It’s definitely not a minivan, according to VWoA’s marketers.

Nothing mini about it!

When you do some serious begetting, you require something bigger than a Passat.

VW never gave up on the Transporter for Europe.

Just the thing for hard work.

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Junkyard Gem: 1982 Volkswagen Vanagon

Volkswagen began selling Transporter vans in the United States during the early 1950s, with sales continuing through three generations and through the 1991 model year. There are those who will tell you that VW Transporters are now much too sought-after by enthusiasts to ever appear in the big self-service car graveyards I frequent, but they are incorrect. We saw a second-generation Transporter in a Colorado yard last year, and now here’s a third-generation model currently residing in a South Carolina facility.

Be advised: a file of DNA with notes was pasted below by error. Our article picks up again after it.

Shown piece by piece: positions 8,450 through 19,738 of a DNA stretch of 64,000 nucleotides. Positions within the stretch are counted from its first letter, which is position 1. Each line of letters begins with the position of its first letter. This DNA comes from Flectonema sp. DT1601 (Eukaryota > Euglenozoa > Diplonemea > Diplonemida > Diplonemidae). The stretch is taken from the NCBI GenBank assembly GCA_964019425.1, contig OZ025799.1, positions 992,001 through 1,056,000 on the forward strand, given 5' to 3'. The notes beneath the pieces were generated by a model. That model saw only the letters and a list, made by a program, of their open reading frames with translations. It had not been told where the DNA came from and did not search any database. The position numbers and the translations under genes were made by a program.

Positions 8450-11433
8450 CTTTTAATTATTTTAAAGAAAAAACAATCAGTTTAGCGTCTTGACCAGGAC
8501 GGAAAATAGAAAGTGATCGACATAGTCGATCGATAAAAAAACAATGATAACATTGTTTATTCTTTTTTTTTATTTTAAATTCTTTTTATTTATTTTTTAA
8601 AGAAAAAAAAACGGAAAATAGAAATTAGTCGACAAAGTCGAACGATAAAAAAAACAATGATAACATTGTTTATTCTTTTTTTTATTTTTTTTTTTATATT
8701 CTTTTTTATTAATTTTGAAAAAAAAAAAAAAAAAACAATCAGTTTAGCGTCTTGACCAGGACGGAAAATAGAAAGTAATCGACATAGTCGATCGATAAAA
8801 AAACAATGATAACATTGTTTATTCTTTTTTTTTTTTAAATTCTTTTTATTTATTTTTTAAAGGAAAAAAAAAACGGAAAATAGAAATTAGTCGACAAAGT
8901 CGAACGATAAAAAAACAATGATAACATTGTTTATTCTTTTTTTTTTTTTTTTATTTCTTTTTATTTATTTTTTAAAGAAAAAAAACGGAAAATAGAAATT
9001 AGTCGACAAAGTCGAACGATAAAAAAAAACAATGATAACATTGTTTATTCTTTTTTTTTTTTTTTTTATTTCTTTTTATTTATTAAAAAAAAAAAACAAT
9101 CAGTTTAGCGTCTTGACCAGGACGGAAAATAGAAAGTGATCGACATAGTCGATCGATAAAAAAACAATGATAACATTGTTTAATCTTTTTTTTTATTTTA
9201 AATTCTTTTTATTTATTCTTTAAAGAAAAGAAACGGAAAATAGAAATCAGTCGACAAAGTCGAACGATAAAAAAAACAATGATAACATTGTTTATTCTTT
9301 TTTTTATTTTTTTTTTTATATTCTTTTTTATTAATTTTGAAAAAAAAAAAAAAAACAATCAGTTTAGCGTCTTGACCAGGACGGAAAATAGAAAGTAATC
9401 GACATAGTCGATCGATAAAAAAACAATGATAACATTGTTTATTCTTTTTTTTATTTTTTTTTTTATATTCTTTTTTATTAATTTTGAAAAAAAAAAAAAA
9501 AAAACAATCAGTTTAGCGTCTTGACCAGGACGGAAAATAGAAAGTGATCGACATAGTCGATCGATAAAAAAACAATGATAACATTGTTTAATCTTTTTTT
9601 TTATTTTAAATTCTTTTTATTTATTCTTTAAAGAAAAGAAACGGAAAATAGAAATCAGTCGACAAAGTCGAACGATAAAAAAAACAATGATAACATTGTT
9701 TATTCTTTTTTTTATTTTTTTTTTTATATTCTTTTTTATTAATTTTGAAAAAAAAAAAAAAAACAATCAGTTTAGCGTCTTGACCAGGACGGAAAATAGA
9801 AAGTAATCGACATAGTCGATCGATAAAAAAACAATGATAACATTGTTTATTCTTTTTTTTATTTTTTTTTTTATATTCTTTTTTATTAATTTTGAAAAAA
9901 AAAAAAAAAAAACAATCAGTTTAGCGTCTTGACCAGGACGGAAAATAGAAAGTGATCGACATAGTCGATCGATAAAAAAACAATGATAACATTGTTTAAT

The T3 Transporter first appeared in the United States as a 1980 model, and it was badged as the Vanagon. This name was a mashup of “van” and “wagon,” which followed decades of VW stubbornly pitching its passenger vans as station wagons (to be fair, Detroit did the same thing with its passenger vans). When Toyota attempted to sell an Americanized version of the MasterAce Surf with “Van Wagon” badges here for 1984, Volkswagen’s lawyers forced them to change the name to, simply, the Toyota Van.